Town Topics — Princeton's Weekly Community Newspaper Since 1946.
Vol. LXII, No. 13
Wednesday, March 26, 2008
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Library Board Reviews Goals and Looks Toward the Future

Ellen Gilbert

The news at last week’s Princeton Public Library Board meeting was mostly good. Board President Katherine McGavern reported that the board’s recently-stated goals of reviewing library employees’ benefits package, enhancing their collaboration with the Friends of the Library, and plans for the Library’s 2009 centennial celebration, are all underway.

Determining parking costs for library patrons, she said, is still a “work in progress,” and board member Grayson Barber wondered whether the resolution of this time-consuming quandary should not be left up to Library Director Leslie Burger, who, she said, “is caught in the crossfire between the Borough and the Township.” Borough Mayor Mildred Trotman pointed out that the issue is indeed between the Borough and Township, and the Board agreed to change the wording of their original charge from “finding a resolution” to the parking situation to “advocating for” one.

Ms. Burger noted that the library is currently operating on a temporary three-month budget which it will need to renew at next month’s board meeting, if the Borough and Township don’t come up with their own budgets before then. Township Mayor Phyllis Marchand and Ms. Trotman reported that they were waiting for the state budget to be announced before preparing their own respective budgets, since there was considerable uncertainty about how much the municipalities would be getting. What is already certain, however, said Ms. Burger, is that the state’s 2009 budget marks “the first time there will be a cut to libraries,” representing a loss of about $3,500 (10 per cent of the usual $35,000 allocation) for the PPL.

Although the library and Heartland Payment Systems had agreed not to go ahead with the library’s sponsorship of an ID/debit/money-raising card after the last Board meeting, Ms. Burger noted that if the one-card plan, which now appears to be under the aegis of the Princeton Education Foundation, is “wildly successful, the door is still open for library participation.” In the meantime, there will not be a request for other proposals, as suggested at the last meeting. A recent article from USA Today detailing some of the problems with existing debit-card arrangements at various colleges was circulated.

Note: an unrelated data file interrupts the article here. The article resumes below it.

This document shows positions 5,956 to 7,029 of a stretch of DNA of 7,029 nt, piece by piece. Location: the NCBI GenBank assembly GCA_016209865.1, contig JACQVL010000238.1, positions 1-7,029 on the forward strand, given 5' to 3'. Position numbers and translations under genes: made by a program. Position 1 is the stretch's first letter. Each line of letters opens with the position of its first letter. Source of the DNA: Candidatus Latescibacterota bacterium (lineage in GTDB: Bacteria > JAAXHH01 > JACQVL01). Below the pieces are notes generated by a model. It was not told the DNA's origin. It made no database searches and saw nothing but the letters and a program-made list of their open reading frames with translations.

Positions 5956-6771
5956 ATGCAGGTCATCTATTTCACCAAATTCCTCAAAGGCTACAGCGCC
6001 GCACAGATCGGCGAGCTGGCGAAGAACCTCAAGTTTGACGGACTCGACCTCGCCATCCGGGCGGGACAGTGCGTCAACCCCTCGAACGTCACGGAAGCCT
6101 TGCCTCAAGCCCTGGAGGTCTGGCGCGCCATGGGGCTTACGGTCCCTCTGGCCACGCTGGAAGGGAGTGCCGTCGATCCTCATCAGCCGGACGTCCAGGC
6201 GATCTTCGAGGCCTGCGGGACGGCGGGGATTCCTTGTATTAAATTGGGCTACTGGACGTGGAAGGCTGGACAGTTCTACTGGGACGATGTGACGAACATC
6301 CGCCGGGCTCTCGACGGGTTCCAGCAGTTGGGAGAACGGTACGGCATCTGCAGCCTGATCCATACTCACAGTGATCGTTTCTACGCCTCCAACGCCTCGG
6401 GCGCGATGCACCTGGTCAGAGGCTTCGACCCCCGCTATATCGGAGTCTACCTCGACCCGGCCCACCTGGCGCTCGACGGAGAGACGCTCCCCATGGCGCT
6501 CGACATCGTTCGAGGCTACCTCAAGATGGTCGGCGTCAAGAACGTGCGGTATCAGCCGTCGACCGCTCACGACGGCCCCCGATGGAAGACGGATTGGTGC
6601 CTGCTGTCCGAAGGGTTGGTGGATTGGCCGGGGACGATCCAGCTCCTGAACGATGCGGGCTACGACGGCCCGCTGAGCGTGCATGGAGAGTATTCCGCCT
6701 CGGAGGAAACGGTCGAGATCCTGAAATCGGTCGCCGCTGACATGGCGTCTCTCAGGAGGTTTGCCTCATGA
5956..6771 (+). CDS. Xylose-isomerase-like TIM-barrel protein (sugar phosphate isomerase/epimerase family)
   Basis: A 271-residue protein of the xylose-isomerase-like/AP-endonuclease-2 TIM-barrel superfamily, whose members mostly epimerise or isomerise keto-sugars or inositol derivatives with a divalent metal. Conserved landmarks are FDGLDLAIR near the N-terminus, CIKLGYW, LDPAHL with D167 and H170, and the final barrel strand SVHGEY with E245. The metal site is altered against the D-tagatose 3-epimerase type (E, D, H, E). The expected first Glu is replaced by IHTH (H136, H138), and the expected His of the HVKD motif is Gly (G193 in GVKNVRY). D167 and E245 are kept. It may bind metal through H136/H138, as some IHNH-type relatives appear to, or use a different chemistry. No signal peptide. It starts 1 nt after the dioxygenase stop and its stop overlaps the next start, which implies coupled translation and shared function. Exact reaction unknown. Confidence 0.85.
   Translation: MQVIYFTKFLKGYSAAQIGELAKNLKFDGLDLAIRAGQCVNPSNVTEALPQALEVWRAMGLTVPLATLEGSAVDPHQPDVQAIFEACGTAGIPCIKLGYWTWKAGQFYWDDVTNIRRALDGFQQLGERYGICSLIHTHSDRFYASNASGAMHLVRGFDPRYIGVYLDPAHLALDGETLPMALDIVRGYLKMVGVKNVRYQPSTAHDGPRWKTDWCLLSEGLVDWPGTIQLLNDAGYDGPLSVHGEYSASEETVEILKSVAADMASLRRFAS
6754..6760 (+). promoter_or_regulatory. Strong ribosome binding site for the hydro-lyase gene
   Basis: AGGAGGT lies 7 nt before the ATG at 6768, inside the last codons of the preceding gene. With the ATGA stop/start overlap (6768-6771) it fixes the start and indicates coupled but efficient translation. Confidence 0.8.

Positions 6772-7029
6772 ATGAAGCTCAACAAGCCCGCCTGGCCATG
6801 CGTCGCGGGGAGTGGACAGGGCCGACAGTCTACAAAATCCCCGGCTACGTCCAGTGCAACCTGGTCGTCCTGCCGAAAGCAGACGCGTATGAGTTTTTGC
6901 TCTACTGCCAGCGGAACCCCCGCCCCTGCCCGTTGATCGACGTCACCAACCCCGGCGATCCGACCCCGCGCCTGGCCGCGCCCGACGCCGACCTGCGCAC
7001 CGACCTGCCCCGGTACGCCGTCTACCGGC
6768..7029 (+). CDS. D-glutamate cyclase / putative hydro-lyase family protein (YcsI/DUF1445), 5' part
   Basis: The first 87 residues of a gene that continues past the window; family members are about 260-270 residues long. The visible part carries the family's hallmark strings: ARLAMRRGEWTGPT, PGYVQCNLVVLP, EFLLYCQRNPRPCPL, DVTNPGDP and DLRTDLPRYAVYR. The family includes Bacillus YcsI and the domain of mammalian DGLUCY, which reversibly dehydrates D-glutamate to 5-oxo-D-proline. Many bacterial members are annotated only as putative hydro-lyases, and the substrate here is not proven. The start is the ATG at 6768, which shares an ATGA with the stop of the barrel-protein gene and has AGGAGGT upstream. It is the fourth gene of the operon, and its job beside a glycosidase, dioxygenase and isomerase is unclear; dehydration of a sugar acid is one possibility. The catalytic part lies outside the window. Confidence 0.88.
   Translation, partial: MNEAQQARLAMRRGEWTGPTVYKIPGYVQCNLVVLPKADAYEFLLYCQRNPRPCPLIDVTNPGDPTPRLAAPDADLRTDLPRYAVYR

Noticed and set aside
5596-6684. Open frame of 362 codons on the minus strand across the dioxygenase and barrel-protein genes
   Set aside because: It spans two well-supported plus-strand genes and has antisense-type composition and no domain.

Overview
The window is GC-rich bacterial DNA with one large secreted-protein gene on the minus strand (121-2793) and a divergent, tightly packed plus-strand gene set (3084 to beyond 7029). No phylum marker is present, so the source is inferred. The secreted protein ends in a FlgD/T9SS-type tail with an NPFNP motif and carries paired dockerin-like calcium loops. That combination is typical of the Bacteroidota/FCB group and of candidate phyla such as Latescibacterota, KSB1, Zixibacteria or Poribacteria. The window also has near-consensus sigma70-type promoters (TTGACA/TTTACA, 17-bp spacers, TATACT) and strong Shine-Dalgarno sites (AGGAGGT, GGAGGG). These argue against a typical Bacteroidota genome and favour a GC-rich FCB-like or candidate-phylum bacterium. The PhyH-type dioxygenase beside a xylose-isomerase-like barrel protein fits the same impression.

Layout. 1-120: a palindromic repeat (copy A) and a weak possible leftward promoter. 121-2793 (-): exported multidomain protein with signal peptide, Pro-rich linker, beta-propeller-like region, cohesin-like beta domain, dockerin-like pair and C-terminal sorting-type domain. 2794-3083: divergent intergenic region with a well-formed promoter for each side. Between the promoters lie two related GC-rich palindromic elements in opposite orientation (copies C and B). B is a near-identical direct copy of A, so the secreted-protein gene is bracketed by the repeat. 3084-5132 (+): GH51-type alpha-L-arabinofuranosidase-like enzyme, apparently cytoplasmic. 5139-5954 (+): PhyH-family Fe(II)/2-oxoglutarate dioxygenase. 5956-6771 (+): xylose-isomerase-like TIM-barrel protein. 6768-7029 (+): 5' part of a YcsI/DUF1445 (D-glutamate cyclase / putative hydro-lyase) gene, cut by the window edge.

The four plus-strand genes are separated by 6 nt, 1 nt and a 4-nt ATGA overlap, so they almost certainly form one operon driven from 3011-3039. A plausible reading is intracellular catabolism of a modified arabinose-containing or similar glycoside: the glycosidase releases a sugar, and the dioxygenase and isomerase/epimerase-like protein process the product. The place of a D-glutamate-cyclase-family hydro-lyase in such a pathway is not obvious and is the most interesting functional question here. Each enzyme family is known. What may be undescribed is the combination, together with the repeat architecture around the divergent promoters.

Ms. Burger reported on what may be an incipient “slow book movement” discussed at a conference she recently attended. Board members expressed interest in adopting such a program, which would encourage “a step back from sound bytes” in a world inundated with information.

News of improved technology at the library included Ms. Burger’s announcement that, as of June, patrons would be able to download digital books onto IPods.

An unexpected boon resulting from the library’s sale of red tote bags with the library logo, Ms. Burger said, has been the submission of photos of the bags taken by library patrons during their travels to faraway places, like Yeats’s grave in Dublin. It was agreed that this practice, which might result in an intriguing exhibit, should be encouraged.

Library Business Manager Linda Simon was present at the meeting to talk about her 18 years of work at the library, and to receive kudos from various board members. Ms. McGavern described Ms. Simon’s work as “invaluable to the financial well-being of this organization,” while Ms. Burger called her “the financial brains behind this operation” and “a delight to work with.” Others lauded her “steady grace under pressure,” and willingness to embrace new technology, as evidenced by the fact that she is dealing with the third accounting system to be implemented at the library in the last 9 years.

Ms. Simon noted that the library budget had grown from $980,000 when she started in 1989, to $4 million today. Fines during her first year generated $1,000 a month in income; today the library takes in $10,000 a month in fines. “We managed things pretty okay,” Ms. Simon modestly commented when reminded of the $18 million construction budget she oversaw for the creation of the new library building. “I enjoy what I do,” she commented. “I work with a great group of people.”

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